Dear Library Patrons, The mission of NYPL is to inspire lifelong learning, advance knowledge, and strengthen our communities. Government support only pays for a portion of our work, so we rely on you to help - from stocking our shelves with amazing books, expanding our e-Book selection, classes, events, or even making free WiFi accessible to all. We are trying to raise $500,000 by December 31: an ambitious goal, but one that will fund incredible learning and reading in our community. Please consider donating to help keep our services free to all New Yorkers in 2015 >>

[]
[]

Vanity Fair

A Novel Without A Hero

Average Rating: 3.5 stars out of 5.
Vanity Fair
Print
Oxford University Press
This edition of one of the greatest social satires of the English language reproduces the text of the Oxford Thackeray and includes all of Thackeray's own illustrations.

About the Series: For over 100 years Oxford World's Classics has made available the broadest spectrum of literature from around the globe. Each affordable volume reflects Oxford's commitment to scholarship, providing the most accurate text plus a wealth of other valuable features, including expert introductions by leading authorities, voluminous notes to clarify the text, up-to-date bibliographies for further study, and much more.

Series that include this title

Publisher: Oxford ; New York : Oxford University Press, [2008]
ISBN: 9780199537624
0199537623
Branch Call Number: CLASSICS FIC T
Characteristics: lviii, 949 p. : ill. ; 20 cm.
Additional Contributors: Sutherland, John 1938-

Opinion

From the critics


Community Activity

Comment

Add a Comment

Jul 26, 2011
  • rpawlick rated this: 4 stars out of 5.

If you liked this book, I recommend "Rebecca, by Daphne Du Maurier" and of course "Jane Eyre". Good book, great vixen.

What a brilliant novel!

What a pleasure to read!

In short, this is a very readable novel full of vitality and reflection. It is a scathing look at 19th Northern European, especially English, society. The novel ultimately gave me the sense that one should just throw a match on the lot of them and walk away with a good conscience.

I absolutely loved the character of Rebecca Sharp - a woman full of brains, determination, and "hutspa." She was no better than the rest, but at least she had a pulse and understood what it was to enjoy life. I consider her the ultimate hero of the book because it is she that finally gets Amelia and Dobbin together. And, of course, she survives and quite well I might add.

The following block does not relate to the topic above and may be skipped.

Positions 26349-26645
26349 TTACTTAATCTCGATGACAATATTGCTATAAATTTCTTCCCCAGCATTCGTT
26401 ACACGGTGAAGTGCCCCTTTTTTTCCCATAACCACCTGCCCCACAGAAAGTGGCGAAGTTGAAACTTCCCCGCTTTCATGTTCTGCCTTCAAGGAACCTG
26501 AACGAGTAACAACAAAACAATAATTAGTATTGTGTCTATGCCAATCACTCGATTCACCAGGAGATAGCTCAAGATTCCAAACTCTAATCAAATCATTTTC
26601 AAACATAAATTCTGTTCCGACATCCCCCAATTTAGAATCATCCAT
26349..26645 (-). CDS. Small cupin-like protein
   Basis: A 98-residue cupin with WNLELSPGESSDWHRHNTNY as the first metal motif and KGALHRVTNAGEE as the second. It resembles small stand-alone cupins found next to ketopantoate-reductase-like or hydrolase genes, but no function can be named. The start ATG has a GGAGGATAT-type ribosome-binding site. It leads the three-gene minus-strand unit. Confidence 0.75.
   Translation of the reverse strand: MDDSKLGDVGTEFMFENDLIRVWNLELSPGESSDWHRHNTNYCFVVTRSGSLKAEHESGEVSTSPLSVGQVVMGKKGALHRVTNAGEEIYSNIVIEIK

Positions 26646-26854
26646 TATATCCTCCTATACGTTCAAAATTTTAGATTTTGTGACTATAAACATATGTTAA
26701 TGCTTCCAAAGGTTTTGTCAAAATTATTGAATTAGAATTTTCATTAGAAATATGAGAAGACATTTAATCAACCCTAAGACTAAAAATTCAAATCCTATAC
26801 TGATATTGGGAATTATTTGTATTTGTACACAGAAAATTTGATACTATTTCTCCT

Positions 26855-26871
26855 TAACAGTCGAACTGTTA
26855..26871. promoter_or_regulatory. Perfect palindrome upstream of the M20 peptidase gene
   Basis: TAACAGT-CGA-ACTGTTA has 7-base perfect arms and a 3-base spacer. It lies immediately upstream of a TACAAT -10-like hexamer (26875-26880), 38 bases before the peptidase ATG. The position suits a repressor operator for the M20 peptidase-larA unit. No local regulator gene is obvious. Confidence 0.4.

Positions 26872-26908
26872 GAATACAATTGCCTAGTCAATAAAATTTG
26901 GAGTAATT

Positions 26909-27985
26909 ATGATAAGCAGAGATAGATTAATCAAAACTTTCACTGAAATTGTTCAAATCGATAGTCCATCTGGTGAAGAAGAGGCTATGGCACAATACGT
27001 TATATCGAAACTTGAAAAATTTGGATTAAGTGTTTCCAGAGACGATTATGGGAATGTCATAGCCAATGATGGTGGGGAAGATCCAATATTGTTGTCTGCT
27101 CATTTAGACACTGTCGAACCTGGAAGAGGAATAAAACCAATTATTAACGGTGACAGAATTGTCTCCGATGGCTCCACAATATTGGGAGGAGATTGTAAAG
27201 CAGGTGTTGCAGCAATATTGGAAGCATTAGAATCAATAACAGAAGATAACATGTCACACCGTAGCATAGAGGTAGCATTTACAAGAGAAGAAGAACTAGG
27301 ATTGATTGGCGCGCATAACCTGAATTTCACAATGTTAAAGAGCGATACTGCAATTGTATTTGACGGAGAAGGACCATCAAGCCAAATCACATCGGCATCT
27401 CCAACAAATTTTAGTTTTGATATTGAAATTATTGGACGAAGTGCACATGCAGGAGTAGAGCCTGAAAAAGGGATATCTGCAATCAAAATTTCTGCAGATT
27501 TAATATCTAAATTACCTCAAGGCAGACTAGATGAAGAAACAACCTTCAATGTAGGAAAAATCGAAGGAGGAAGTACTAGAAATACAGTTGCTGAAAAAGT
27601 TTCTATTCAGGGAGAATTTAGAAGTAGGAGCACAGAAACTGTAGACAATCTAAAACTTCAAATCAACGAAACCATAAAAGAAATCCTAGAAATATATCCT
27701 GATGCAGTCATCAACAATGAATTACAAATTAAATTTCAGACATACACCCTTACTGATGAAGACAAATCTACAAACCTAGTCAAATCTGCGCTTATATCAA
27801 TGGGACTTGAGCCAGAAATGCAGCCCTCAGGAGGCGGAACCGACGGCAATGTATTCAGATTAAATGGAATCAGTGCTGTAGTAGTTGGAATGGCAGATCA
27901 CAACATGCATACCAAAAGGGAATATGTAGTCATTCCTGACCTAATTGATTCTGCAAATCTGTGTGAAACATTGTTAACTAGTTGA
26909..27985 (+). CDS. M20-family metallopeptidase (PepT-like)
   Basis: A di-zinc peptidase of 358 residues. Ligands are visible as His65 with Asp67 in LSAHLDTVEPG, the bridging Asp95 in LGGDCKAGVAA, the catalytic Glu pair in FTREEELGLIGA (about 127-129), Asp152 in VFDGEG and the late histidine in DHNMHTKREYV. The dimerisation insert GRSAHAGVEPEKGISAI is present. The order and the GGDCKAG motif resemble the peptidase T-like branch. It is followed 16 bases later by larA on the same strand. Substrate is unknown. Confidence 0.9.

Very enjoyable. I would recommend this book to anyone!

"Ah! Vanitas Vantatium! Which of us is happy in this world? Which of us had his desire? Or, having it is satisfied?"

BRILLIANT!

What a brilliant novel!

What a pleasure to read!

In short, this is a very readable novel full of vitality and reflection. It is a scathing look at 19th Northern European, especially English, society. The novel ultimately gave me the sense that one should just throw a match on the lot of them and walk away with a good conscience.

I absolutely loved the character of Rebecca Sharp - a woman full of brains, determination, and "hutspa." She was no better than the rest, but at least she had a pulse and understood what it was to enjoy life. I consider her the ultimate hero of the book because it is she that finally gets Amelia and Dobbin together. And, of course, she survives and quite well I might add.

Very enjoyable. I would recommend this book to anyone!

"Ah! Vanitas Vantatium! Which of us is happy in this world? Which of us had his desire? Or, having it is satisfied?"

BRILLIANT!

Oct 13, 2010
  • Mosaic rated this: 5 stars out of 5.

What a brilliant novel!

What a pleasure to read!

In short, this is a very readable novel full of vitality and reflection. It is a scathing look at 19th Northern European, especially English, society. The novel ultimately gave me the sense that one should just throw a match on the lot of them and walk away with a good conscience.

I absolutely loved the character of Rebecca Sharp - a woman full of brains, determination, and "hutspa." She was no better than the rest, but at least she had a pulse and understood what it was to enjoy life. I consider her the ultimate hero of the book because it is she that finally gets Amelia and Dobbin together. And, of course, she survives and quite well I might add.

Very enjoyable. I would recommend this book to anyone!

"Ah! Vanitas Vantatium! Which of us is happy in this world? Which of us had his desire? Or, having it is satisfied?"

BRILLIANT!

May 11, 2010
  • meaganpeters4 rated this: 4.5 stars out of 5.

Incredible look at victorian society and the social climbing! Becky Sharp is a woman well before her time!

Age

Add Age Suitability

There are no ages for this title yet.

Summary

Add a Summary

There are no summaries for this title yet.

Notices

Add a Notice

There are no notices for this title yet.

Quotes

Add a Quote

There are no quotes for this title yet.

Find it at NYPL

  Loading...

Buy It Now

Support your library, keep it forever!

View Purchase Options Learn more about this program

Your Cart

Hello! We noticed you have the following items in your cart right now:

If you'd still like to purchase the items you have in your cart, you can do that now.

You'll be able to purchase your eBook after you have checked out your current cart.

To continue with your eBook purchase immediately, you can clear your cart by clicking below.

All items will be removed from your cart.


I'd like to keep browsing! I'll decide later.

Explore Further


Browse the Shelf

Subject Headings


Recommendations

  Loading...

Powered by BiblioCommons.
app06 Version gurli Last updated 2014/12/09 10:52